The history major is off to support the organization Reconstructing Judaism as an administrative assistant for development.
This course, which explores the revolution in the sciences that occurred between 1500 and 1750, seeks to understand how and why certain people began to investigate the natural world in new ways and how they convinced other people that their new ways were better.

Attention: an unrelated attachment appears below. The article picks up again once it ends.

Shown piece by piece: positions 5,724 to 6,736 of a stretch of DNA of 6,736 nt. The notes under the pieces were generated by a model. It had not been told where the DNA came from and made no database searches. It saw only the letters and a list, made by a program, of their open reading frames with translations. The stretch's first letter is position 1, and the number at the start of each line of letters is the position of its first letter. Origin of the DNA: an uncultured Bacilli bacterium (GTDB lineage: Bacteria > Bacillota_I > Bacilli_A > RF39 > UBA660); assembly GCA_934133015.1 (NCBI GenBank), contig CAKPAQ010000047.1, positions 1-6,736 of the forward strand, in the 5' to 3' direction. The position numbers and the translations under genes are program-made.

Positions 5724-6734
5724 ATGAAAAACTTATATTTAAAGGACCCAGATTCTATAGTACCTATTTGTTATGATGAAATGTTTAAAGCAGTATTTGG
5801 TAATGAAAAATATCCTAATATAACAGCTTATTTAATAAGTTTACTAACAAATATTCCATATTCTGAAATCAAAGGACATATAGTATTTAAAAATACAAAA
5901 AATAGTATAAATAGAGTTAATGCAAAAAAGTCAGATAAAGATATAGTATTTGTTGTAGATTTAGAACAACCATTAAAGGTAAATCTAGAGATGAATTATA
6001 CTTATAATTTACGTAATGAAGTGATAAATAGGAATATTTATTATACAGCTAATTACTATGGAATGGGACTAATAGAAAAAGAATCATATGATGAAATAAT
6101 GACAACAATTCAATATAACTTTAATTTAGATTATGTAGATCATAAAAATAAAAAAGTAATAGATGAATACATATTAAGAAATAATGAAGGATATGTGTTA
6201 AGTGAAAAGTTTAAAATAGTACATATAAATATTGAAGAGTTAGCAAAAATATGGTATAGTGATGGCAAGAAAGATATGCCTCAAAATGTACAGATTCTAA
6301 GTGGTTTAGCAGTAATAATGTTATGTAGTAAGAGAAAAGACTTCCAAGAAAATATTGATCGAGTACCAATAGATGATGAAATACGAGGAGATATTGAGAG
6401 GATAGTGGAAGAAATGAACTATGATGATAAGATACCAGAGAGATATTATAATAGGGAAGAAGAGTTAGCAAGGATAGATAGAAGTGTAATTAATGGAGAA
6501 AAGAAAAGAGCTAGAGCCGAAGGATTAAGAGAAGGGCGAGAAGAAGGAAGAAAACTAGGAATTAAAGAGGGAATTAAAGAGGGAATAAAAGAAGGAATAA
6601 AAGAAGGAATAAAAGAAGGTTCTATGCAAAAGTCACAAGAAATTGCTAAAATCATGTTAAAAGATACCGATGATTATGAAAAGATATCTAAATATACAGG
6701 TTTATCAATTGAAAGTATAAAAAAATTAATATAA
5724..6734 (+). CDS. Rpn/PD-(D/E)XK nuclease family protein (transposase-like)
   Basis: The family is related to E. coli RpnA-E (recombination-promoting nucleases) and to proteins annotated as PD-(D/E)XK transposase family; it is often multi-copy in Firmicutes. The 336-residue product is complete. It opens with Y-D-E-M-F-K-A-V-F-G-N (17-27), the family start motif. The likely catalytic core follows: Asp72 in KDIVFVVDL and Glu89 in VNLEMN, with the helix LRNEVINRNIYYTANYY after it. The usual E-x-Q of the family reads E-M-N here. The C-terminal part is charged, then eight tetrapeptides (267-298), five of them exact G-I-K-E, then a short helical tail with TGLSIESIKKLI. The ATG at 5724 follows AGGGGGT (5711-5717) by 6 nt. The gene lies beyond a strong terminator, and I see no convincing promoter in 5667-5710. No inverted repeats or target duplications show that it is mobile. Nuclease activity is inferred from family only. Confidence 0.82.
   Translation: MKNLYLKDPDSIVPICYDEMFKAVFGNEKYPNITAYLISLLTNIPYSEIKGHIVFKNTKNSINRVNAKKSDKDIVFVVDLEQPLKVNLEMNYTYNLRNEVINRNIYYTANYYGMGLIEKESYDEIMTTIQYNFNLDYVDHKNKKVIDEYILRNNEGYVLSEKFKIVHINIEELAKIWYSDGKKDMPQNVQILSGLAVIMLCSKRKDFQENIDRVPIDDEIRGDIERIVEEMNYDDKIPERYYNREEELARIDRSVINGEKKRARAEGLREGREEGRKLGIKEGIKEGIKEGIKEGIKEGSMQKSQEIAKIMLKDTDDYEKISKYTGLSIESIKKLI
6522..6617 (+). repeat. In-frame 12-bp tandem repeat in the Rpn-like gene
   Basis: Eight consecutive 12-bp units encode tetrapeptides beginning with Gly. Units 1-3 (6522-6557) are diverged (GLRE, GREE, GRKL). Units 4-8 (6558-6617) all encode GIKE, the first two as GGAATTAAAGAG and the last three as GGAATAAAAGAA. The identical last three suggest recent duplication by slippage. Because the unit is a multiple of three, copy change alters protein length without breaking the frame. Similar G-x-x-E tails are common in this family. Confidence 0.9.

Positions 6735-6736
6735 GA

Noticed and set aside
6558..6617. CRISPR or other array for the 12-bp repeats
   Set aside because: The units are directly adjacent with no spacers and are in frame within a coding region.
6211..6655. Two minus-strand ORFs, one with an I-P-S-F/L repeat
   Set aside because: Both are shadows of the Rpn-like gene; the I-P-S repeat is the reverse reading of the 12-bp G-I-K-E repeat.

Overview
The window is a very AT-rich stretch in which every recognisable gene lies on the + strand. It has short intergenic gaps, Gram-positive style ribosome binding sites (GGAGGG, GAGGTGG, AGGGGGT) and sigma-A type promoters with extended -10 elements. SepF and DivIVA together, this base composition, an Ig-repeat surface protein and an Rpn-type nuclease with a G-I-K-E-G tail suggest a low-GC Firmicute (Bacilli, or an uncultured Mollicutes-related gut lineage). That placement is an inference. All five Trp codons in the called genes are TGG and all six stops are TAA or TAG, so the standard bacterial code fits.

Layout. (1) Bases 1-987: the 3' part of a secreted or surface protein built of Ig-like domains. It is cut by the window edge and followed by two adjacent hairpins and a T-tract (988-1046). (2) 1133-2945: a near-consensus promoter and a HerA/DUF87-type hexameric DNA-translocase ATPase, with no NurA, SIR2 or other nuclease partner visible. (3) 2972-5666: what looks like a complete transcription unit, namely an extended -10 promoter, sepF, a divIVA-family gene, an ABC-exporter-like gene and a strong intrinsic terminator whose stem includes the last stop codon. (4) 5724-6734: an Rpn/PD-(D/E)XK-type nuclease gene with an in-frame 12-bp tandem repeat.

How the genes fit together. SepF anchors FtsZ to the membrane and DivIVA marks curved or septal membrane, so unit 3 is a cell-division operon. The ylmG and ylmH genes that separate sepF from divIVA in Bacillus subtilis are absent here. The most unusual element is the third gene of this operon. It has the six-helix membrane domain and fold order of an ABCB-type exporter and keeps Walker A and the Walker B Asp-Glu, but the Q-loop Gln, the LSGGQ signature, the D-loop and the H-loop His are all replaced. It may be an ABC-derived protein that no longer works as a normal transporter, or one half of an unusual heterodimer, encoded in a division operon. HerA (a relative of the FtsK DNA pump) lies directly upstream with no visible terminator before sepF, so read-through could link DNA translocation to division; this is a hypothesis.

After graduating with a degree in history, James Truitt ’17 has hit the archives at a historic house in Philadelphia that reflects the story of one Quaker family over the course of 300 years.
This history seminar uses primary-source readings, historical scholarship, and theoretical texts to explore the “self talk” of the Enlightenment period and to explore parallels to our own social-media age.
This history course examines the theories and strategies that people developed to explain the advent and spread of individual plagues and epidemics.